Germany's biotech and nuclear power industries have already been stunted by technological fears unique to Germany, Newsweek reports, and its nanotechnology sector may be next. The magazine traces these fears to the country's 1980s green movement, where it:
"defined nature-or what is mythified as such, for there is no wild nature left in densely settled Germany-as 'good,' and viewed technological intrusions with suspicion. These modern Greens harked back to powerful back-to-nature movements that defined science and scientists as 'cold,' corrupted by capitalist masters, and blind to catastrophic risk. You, idealistic Germans in search of their post-World War II identity embraced these themes as a way to prove to themselves that they were 'good' again. That movement's victory in the German culture wars produced powerful taboos, which seem especially strong concerning any tampering with nature on an invisible level-whether it's the climate, the atom, the cell, or (potentially) machines that operate on a nano level."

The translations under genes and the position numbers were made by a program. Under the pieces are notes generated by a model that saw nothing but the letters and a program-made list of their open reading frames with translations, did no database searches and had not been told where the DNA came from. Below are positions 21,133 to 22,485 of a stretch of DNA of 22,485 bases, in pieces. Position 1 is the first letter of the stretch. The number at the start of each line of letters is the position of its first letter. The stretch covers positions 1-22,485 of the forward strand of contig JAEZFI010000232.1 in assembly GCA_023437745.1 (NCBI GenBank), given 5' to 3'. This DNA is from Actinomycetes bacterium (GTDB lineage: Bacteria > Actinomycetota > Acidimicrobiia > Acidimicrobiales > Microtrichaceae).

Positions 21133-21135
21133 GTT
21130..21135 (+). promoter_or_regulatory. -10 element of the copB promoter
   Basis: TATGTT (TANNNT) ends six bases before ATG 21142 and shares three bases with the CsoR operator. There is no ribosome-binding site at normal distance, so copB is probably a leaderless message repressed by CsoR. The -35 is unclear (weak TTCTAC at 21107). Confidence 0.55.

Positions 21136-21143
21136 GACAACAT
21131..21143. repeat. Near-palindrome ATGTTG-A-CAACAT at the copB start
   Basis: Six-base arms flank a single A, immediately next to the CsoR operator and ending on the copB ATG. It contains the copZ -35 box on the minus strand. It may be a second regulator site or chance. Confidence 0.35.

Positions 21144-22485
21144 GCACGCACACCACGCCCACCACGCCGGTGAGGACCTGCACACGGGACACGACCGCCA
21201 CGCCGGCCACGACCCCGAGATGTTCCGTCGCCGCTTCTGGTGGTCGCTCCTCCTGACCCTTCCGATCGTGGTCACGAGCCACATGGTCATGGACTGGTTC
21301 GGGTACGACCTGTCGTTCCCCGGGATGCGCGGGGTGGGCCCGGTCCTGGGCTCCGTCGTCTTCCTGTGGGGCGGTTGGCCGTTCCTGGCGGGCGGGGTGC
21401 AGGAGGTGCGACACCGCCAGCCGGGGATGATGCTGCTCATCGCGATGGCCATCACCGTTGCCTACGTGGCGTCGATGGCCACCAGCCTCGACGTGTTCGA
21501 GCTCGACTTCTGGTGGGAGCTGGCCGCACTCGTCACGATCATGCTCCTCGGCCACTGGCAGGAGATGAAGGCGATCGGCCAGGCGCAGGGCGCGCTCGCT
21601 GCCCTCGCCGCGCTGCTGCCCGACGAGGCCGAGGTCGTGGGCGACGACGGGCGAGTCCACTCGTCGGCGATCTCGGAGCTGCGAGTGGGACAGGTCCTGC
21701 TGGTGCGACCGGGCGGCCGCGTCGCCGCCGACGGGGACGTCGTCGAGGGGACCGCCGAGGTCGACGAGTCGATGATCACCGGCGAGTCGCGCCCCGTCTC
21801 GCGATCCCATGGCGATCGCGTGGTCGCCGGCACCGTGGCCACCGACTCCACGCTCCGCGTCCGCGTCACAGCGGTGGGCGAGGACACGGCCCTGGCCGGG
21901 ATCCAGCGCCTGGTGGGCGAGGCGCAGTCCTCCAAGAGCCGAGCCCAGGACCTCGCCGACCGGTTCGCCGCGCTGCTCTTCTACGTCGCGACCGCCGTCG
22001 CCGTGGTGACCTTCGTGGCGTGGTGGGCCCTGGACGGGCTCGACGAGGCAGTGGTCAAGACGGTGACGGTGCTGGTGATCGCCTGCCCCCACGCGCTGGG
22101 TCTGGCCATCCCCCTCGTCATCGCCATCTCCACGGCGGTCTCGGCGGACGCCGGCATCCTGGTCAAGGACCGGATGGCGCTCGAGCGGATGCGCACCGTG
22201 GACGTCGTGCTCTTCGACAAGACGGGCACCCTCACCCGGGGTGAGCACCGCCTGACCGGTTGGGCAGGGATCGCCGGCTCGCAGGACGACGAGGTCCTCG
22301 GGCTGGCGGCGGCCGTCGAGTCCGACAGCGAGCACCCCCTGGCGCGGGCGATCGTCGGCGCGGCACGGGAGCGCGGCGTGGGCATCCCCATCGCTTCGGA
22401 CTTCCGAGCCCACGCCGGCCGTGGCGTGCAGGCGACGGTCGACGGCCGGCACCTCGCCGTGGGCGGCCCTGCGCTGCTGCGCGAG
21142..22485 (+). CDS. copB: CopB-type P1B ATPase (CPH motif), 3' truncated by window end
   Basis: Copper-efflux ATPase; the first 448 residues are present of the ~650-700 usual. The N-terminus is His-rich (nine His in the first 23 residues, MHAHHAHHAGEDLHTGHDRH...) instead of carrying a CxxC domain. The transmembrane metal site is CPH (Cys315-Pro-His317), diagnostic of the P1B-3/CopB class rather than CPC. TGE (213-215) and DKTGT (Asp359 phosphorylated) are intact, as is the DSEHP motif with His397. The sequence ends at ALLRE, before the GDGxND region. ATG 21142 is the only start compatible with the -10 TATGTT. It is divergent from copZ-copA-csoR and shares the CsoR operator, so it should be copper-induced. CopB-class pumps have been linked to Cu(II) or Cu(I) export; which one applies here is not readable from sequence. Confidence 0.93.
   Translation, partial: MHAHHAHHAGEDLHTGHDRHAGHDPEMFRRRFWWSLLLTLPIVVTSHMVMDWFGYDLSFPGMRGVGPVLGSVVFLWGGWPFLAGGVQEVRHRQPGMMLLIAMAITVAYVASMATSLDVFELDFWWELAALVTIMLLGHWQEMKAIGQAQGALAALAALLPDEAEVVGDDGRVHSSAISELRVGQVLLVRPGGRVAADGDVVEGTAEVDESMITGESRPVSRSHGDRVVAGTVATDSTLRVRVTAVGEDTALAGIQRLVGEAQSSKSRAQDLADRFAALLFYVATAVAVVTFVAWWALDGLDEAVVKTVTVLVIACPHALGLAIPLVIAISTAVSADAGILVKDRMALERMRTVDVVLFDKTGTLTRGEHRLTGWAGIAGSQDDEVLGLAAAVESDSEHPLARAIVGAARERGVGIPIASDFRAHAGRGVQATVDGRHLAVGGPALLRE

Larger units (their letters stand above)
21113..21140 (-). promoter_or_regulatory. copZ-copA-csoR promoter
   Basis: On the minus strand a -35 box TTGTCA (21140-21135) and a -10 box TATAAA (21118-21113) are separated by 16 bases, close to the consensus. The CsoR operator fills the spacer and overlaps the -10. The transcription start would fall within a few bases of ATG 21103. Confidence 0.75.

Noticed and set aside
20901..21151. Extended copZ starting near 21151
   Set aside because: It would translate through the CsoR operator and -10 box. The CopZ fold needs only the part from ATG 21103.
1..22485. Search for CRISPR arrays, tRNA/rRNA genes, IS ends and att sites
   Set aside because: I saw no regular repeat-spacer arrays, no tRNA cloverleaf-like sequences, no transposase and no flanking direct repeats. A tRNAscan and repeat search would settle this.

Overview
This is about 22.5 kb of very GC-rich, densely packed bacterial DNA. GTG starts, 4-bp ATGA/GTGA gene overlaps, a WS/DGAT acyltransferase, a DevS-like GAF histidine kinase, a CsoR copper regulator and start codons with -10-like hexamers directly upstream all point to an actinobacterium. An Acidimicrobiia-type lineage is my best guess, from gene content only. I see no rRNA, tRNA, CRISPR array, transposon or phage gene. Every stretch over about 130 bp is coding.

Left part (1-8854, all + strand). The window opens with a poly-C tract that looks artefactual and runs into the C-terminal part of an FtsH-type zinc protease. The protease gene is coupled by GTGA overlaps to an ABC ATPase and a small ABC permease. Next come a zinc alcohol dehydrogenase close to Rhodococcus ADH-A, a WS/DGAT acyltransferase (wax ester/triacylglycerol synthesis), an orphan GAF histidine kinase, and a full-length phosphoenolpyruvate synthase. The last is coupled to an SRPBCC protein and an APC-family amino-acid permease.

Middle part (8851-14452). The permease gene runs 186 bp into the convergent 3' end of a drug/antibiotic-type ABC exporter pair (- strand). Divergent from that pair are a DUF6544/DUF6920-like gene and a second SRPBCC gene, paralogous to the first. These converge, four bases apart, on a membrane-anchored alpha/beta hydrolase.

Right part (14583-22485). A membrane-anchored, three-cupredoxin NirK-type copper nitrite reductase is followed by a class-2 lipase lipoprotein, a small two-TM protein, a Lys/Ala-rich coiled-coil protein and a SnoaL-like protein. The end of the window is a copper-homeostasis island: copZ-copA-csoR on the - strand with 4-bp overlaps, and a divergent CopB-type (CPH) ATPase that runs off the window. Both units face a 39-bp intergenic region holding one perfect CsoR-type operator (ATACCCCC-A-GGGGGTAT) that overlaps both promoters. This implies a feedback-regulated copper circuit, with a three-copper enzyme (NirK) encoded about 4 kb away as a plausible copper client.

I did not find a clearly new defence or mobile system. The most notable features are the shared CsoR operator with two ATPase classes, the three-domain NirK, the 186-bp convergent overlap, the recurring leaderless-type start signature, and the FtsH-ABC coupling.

The article offers a fascinating perspective.